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Choose Joy

Have you ever heard that phrase? It seems to be pretty much everywhere, but what does it mean? I quote my neighbor, who often teaches: what does it look like?

I’ve been doing a bit of thinking on joy recently, as the subject has come up in various ways over the last few months, and I wanted to write those thoughts down somewhere.

So, what is joy, and how does it differ from happiness? For starters, it would be good to define ‘happy’. It’s an adjective, describing a positive mood in response to outside stimuli. It’s an emotion, which is fragile and swayed by situations and circumstances. ‘Happiness’ is a transient state as fickle as the wind. That vase of flowers makes you happy one moment, but then they wilt and drop petals and pollen everywhere and suddenly you’re frustrated that there’s yet another mess to clean up, and couldn’t they have lasted just one more day? I wanted them for the company coming tonight. Now what am I going use as a table centerpiece?

I know for myself that I have swung from happy and laughing to wanting to throw something and spit on someone in a matter of seconds. Happiness feels good, but it doesn’t last, and what makes us happy isn’t always what’s good for us. That’s what I struggle the most with the ‘pursuit of happiness’ and the attitudes of those who ‘just want to make ______ happy’. Yeah, feeding your kids donuts and Gatorade every day and never making them lift a finger around the house might make them happy, but in no wise is that good for them! They’ll grow sick, lazy, and irresponsible—and that makes nobody happy.

So if happiness is an emotion dependent on situations and circumstances, what is joy?

Now, I’m not going to pretend to be some theological genius and lay out any solid biblical revelation about joy and how utterly different it is from mere happiness. This is just my thoughts based on what I’ve read and observed.

Joy, as a word, is a noun and a verb. So already it is something beyond a simple description. It is a thing, and things can be chosen, grasped, and maintained. It can be held onto. While happiness can slip through your fingers, joy can be clung to.


Well, in my understanding, it’s because joy is deeper and stronger than happiness. It’s like happiness, but isn’t the same. In the same manner that a pond is like the ocean, but so much not the same. But even more than that, happiness is tied to the things of this world, but joy is tied to the Lord.

“So also you have sorrow now, but I will see you again, and your hearts will rejoice, and no one will take your joy from you.” John 16.22

 “I delight greatly in the Lord; my soul rejoices in my God. For he has clothed me with garments of salvation and arrayed me in a robe of his righteousness, as a bridegroom adorns his head like a priest, and as a bride adorns herself with her jewels.” Isaiah 61:10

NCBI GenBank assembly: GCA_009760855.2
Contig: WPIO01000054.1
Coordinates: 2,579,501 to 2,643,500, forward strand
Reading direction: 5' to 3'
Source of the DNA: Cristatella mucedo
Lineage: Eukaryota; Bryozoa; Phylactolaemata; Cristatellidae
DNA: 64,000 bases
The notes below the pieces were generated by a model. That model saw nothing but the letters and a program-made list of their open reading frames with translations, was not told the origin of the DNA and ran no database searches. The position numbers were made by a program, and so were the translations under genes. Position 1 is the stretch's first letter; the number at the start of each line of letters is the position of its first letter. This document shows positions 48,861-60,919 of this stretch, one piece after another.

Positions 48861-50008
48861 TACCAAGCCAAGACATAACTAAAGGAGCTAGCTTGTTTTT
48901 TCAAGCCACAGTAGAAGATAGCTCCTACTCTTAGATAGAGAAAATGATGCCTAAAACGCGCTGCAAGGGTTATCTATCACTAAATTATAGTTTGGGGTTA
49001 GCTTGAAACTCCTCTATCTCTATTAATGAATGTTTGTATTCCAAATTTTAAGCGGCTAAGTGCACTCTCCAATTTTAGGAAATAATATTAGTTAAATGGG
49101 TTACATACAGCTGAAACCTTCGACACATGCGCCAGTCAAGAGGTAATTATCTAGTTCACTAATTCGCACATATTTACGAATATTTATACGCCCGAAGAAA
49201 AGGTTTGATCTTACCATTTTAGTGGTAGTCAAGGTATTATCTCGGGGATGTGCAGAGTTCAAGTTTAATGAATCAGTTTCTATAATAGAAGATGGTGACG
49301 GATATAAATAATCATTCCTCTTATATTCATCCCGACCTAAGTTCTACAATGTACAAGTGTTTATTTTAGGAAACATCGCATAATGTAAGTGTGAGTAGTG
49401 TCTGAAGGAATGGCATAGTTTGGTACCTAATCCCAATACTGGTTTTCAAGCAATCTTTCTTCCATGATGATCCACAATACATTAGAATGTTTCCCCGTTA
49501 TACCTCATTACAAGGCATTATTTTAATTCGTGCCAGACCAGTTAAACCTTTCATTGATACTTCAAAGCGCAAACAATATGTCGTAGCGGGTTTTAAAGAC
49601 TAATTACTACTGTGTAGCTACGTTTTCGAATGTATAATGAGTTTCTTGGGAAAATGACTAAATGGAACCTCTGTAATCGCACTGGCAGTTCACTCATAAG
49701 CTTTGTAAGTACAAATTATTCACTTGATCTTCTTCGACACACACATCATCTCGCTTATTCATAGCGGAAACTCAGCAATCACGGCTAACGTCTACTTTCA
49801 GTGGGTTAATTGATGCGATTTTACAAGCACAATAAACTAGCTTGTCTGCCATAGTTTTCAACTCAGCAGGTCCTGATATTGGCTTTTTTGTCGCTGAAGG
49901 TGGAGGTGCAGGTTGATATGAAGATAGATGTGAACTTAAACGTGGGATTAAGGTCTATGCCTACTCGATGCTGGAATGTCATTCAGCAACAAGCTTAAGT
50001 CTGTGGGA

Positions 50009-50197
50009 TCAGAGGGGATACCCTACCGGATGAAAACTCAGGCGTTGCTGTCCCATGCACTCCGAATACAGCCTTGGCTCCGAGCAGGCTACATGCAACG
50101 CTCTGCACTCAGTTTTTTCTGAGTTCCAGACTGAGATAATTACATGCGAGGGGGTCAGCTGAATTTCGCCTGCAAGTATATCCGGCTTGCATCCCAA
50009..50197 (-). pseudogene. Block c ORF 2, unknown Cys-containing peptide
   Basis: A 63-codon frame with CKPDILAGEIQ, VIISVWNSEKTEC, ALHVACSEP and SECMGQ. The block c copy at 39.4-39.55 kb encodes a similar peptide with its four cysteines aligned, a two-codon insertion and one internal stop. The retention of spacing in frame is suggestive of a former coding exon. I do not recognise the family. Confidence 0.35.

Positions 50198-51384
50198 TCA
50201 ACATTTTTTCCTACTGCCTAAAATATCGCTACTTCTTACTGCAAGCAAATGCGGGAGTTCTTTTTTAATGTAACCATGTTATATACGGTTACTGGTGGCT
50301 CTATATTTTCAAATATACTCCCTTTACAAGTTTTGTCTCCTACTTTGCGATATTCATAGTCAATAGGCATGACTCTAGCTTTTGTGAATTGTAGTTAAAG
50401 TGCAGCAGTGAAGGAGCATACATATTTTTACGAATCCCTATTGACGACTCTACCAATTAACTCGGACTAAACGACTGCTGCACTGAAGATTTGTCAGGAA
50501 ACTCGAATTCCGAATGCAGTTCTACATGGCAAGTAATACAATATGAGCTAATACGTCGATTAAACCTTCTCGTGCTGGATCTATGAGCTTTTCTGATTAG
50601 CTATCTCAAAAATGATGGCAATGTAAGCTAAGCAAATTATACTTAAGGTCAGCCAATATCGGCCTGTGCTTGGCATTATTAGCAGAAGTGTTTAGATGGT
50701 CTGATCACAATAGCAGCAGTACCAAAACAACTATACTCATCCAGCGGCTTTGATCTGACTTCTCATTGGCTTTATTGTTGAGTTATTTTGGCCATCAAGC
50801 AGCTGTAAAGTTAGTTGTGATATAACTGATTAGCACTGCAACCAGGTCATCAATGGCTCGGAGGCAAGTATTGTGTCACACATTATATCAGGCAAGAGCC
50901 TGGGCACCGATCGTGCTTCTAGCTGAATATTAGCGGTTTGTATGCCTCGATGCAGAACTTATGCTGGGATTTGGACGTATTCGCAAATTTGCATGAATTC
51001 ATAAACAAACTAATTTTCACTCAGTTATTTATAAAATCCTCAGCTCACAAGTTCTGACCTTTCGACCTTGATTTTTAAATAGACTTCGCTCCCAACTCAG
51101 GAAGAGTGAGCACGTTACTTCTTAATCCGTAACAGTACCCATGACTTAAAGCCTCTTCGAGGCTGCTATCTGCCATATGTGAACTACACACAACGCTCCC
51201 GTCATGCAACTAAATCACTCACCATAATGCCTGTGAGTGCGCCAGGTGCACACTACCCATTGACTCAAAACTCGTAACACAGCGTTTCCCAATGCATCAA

“Sing for joy to God our strength; make a joyful noise to the God of Jacob.” Psalm 81:1

“Splendor and majesty are before him; strength and joy are in his dwelling place.” 1Chronicles 16:27

“May the God of hope fill you with all joy and peace as you trust in him, so that you may overflow with hope by the power of the Holy Spirit.” Romans 15:13

The Bible has a LOT to say about joy (but not so much about happiness. Interesting, no?) Maybe it’s because we mortals have a memory as ephemeral as our earthly lives. We need constant reminding that we have salvation through Christ [John 3:16-17, 1 Timothy 1:15]. We are his [John 10:14] and nothing can separate us from his love [Romans 8:38-39]. He works all things for the good of those who love him [Romans 8:28] (note ‘for the good‘, not ‘for the ‘happiness’) and about a million-five other things.

In light of these, which do not change whether or not the sky is blue or it’s snowing or the neighbor’s dog is barking all night or your job conditions suck or sickness strikes or your plans fall through, how can one not have joy? To rejoice in the Lord, who is our strength, who is our peace, who is our hope and salvation from an eternity of suffering into an eternity of, well, joy? Of goodness and light and life?

Joy is a fruit of the Spirit [Galations 5:22-23], which, to my understanding, means that it is a product of a healthy life in obedience to God. A healthy tree, doing what it’s supposed to do, naturally produces fruit in season. It may seem a little oversimplified, but that’s how I think it works for us as Christians, too. A healthy Christian, doing what we’re supposed to, naturally experiences the joy that can only come from service to and dependence on God. Even when we fall into various trials [James 1:2-3].

So, in summation, I understand joy—real, Biblical joy—as a thing with substance. It’s an observable product of obedience, and it’s a gift from God that we can actually hold onto. It’s a peace, an assurance, a reason to smile, in the midst of all the cruddy things that happen in our lives that make us unhappy—the world can steal our happiness, for happiness is of the world, but joy is from the Lord, and the Lord has overcome the world.

That’s my two cents on it, anyway.

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